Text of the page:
Blending both historical and contemporary social observations with stubborn activism, this book is the definitive primer on Southern nationalism -- the political drive to preserve the social, religious, political, and cultural traditions of the Southern people. Southern nationhood is practical, as well as possible. This important new book explores hoe to reclaim the Southern birthright by developing Southern nationalism in the community and the four principles that Southerners must realise and embrace before they can fulfil their destiny as an independent people.
The Rise and Fall of the Confederate Government, Volume I (Rise & Fall of the Confederate Government)
By Jefferson Davis
List Price: $25.95
SHNV/SWR Price: $21.99
A decade after his release from federal prison, the 67-year-old Jefferson Davis?ex-president of the Confederacy, the ”Southern Lincoln,” popularly regarded as a martyr to the Confederate cause?began work on his monumental Rise and Fall of the Confederate Government. Motivated partially by his deep-rooted antagonism toward his enemies (both the Northern victors and his Southern detractors), partially by his continuing obsession with the ?cause,” and partially by his desperate pecuniary and physical condition, Davis devoted three years and extensive research to the writing of what he termed ”an historical sketch of the events which preceded and attended the struggle of the Southern states to maintain their existence and their rights as sovereign communities.” The result was a perceptive two-volume chronicle, covering the birth, life, and death of the Confederacy, from the Missouri Compromise in 1820, through the tumultuous events of the Civil War, to the readmission of the Southern states to the U.S. Congress in the late 1860s. Supplemented with a new historical foreword by the Pulitzer Prize?winning James M. McPherson, The Rise and Fall of the Confederate Government, Volume I belongs in the library of anyone interested in the root causes, the personalities, and the events of America’s greatest war.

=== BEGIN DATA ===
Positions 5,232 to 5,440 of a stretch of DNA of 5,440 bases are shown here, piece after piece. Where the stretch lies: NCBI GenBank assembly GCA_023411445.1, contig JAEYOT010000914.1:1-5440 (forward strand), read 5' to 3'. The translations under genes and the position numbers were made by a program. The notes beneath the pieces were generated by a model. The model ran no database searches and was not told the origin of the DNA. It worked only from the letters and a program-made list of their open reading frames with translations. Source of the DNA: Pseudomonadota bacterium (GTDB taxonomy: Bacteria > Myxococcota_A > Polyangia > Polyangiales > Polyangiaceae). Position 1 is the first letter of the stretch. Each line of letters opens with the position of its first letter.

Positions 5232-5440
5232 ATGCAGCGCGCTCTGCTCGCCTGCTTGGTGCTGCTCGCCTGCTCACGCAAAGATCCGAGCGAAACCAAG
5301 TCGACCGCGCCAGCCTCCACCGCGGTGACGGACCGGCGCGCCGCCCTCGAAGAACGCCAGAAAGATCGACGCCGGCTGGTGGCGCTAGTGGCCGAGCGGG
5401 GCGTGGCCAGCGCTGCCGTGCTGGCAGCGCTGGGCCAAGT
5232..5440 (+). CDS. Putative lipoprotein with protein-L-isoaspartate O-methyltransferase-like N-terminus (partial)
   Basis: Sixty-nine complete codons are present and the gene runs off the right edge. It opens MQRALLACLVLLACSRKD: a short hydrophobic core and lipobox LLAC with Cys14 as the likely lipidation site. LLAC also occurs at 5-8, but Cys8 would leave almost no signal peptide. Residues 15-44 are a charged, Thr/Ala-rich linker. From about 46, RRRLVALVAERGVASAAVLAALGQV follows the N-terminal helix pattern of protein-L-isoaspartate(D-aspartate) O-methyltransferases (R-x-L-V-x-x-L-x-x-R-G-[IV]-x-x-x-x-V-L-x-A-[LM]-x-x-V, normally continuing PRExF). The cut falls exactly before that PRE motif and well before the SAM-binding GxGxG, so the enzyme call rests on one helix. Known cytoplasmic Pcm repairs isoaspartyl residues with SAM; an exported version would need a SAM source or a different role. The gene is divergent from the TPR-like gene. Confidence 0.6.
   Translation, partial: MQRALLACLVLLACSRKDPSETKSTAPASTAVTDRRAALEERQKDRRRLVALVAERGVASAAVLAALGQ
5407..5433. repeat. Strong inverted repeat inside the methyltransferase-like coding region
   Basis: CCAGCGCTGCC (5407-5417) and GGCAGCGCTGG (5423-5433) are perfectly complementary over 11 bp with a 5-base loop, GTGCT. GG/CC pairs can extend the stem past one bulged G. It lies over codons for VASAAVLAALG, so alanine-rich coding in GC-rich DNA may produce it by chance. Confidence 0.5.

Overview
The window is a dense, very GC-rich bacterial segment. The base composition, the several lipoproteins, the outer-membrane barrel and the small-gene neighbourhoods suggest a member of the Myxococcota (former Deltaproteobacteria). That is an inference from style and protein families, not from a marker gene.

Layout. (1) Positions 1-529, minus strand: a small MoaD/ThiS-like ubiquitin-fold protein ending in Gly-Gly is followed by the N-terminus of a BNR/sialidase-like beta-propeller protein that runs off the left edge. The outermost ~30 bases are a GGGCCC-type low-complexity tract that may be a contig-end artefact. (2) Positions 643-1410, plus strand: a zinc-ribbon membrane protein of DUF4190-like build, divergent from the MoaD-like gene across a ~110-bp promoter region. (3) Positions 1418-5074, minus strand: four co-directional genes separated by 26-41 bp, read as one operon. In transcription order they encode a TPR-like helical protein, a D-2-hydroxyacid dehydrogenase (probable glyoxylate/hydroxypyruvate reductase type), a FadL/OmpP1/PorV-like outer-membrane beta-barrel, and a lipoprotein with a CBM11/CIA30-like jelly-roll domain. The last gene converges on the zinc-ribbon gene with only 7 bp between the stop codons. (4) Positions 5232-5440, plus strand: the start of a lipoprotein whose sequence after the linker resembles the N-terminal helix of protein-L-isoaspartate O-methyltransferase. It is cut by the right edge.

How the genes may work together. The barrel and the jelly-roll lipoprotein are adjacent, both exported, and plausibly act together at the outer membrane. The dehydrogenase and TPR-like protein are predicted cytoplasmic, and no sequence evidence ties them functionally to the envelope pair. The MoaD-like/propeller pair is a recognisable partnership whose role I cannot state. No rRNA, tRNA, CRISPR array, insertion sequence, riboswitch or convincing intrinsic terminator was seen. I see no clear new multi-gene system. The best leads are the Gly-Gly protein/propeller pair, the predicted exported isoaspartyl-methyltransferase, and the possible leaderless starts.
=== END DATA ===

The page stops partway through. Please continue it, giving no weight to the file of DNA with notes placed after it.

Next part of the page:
Send Me a Pair of Old Boots & Kiss My Little Girls:
The Civil War Letters of Richard and Mary Watkins, 1861-1865
"The letters of Richard and Mary Watkins are a treasure. A rare perspective offering tremendous insight into the daily life of both as they struggle with the hardships of war, farm operations and family concerns. A must read." - Neal Wixson, editor, Echoes from the Boys of Company H
Between 1861 and 1865, Confederate Captain Richard Watkins and his wife Mary exchanged detailed and heartfelt letters. Richard had enlisted with Company K of the 3rd Virginia Calvary after Virginia seceded from the Union. Mary remained living near Meherrin, Virginia raising their three daughters and managing the farm. Sharing their letters with future generations was likely something the pair never envisioned.
Editor Jeff Toalson, however, discovered, transcribed and annotated this extraordinarily rare collection of more than 300 unpublished letters. Held by the Virginia Historical Society, the letters convey detailed information about the war and daily life during a critical time in our nation's history. Unlike military accounts of Civil War maneuvers and battles, the letters bring a clear sense of humanity to the conflict and its affects on those who lived through the time.
Richard and Mary's letters are touching and intriguing, weaving both a love story and an intense eyewitness account of the war. All of the major campaigns in Virginia, Maryland and Pennsylvania are covered. Jeff's editing and attention to detail bring this heart-warming and engaging story to life. Despite the hardships, fears, disease and separation, you'll be fascinated by the humor, depth and the stark realities of the Watkins's lives.